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Andrew Jampijinpa Brown / Water Dreaming – Mikanji (3A)

46cm x 30cm Acrylic on Canvas 

SKU: 1119-17ny

$220.00 $160.00

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Artwork is accompanied by Warlukurlangu Artists (Yuendumu) Art Centre Certificate of Authenticity/Provenance

Andrew is a Warlpiri artist who paints for Warlukurlangu Art Centre in the Northern Territory.

Warlukurlangu Artists Aboriginal Corporation of Yuendumu was incorporated in 1986. Warlukurlangu is a not for profit organisation that has more than 600 members, all of whom are Indigenous artists. It is directed by an executive committee of eight men and eight women representing all the ‘skin groups’. It meets regularly to set policy, make decisions about the organisation and direct staff.

Established in 1985 Warlukurlangu Artists Aboriginal Corporation is a not-for-profit organisation that is 100% Aboriginal-owned by its artists from the remote desert communities of Yuendumu and Nyirripi in Central Australia.

Warlukurlangu Artists is famous for its gloriously colourful acrylic paintings and limited edition prints. The art centre has a national and international profile and its art has been featured in hundreds of exhibitions and publications in Australia and around the world.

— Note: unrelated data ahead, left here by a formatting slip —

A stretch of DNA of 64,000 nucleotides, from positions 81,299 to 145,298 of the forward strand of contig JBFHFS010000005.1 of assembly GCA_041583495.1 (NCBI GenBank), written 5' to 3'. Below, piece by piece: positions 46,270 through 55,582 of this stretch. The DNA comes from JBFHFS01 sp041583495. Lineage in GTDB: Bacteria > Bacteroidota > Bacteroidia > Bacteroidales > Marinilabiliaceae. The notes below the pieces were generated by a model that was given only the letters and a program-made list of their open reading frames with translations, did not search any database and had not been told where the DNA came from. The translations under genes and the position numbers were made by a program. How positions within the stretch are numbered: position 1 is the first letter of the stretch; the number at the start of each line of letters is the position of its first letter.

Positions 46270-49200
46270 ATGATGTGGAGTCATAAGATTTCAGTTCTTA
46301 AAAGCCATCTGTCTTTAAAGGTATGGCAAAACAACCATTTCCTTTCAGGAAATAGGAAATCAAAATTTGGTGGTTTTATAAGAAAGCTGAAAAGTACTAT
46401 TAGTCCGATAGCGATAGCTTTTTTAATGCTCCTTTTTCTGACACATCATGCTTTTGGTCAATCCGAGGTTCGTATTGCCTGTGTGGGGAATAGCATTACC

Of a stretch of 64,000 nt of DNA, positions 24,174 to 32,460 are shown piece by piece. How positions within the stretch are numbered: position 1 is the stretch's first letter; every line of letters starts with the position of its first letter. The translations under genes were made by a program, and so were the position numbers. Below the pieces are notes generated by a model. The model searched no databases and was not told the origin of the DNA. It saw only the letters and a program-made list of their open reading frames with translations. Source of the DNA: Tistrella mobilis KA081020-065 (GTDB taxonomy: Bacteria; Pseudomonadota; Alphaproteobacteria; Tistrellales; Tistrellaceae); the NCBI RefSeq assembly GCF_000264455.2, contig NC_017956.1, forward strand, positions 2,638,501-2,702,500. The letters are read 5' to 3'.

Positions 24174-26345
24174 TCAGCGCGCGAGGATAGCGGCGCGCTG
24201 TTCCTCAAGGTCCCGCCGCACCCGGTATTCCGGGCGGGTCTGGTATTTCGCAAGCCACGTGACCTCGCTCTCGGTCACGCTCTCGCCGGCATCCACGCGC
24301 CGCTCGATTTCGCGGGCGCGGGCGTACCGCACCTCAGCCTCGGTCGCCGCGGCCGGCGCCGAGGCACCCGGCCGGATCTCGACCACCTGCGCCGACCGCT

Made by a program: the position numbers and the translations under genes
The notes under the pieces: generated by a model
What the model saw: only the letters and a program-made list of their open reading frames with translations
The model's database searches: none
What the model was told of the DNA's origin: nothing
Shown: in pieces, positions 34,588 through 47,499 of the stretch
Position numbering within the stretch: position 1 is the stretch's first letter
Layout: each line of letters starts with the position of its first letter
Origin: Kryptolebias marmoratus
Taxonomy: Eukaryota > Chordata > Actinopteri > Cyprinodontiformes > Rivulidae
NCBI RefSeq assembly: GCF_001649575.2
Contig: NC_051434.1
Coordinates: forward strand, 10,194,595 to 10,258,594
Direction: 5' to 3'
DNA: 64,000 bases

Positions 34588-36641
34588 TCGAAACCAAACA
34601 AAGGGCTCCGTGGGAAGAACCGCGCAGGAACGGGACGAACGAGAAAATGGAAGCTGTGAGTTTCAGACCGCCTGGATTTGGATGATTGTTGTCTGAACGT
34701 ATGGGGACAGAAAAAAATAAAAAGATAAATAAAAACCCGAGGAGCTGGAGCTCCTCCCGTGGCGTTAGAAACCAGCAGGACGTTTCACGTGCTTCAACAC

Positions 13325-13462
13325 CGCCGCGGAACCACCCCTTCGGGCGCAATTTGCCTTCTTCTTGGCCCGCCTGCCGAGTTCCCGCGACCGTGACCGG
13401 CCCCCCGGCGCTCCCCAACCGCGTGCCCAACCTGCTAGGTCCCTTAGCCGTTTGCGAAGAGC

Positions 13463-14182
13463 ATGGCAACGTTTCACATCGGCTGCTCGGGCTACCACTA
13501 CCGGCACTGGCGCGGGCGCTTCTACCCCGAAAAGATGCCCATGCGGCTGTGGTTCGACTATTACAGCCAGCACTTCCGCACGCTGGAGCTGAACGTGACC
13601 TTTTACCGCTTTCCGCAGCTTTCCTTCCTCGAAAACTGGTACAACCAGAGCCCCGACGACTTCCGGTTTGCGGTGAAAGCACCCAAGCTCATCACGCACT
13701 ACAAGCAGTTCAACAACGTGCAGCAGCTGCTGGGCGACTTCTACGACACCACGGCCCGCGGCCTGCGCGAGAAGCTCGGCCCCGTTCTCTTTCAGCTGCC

Warlukurlangu means ‘belonging to fire’ in the local language, Warlpiri, and is named for a fire dreaming site west of Yuendumu.

 

The country associated with this Water Dreaming is Mikanji, a watercourse west of Yuendumu that is usually dry. There are soakages in this creek bed. The owners of this Dreaming site are Nangala / Nampijinpa women and Jangala / Jampijinpa men. Mikanji is an important water Dreaming site, and features in at least three different water Dreaming tracks.

In one story, the water Dreaming travelled from Puyurru, northwest of Yuendumu, to a soakage in the Mikanji creek. It unleashed a huge storm there. Two old blind women of the Nampijinpa skin group were sitting by the side of the soakages. As the two women strained their eyes to see the sky, tears formed in their eyes, creating the rain. Their spirits can still be seen at Mikanji in the form of two river red gums growing near the soakage.

In contemporary Warlpiri paintings, traditional iconography is used to represent the Dreaming, associated sites, and other elements. In many paintings of this Dreaming, short dashes are often used to represent cumulus & stratocumulus clouds, and longer, flowing lines represent flood waters. Small circles are used to depict soakages and river beds.

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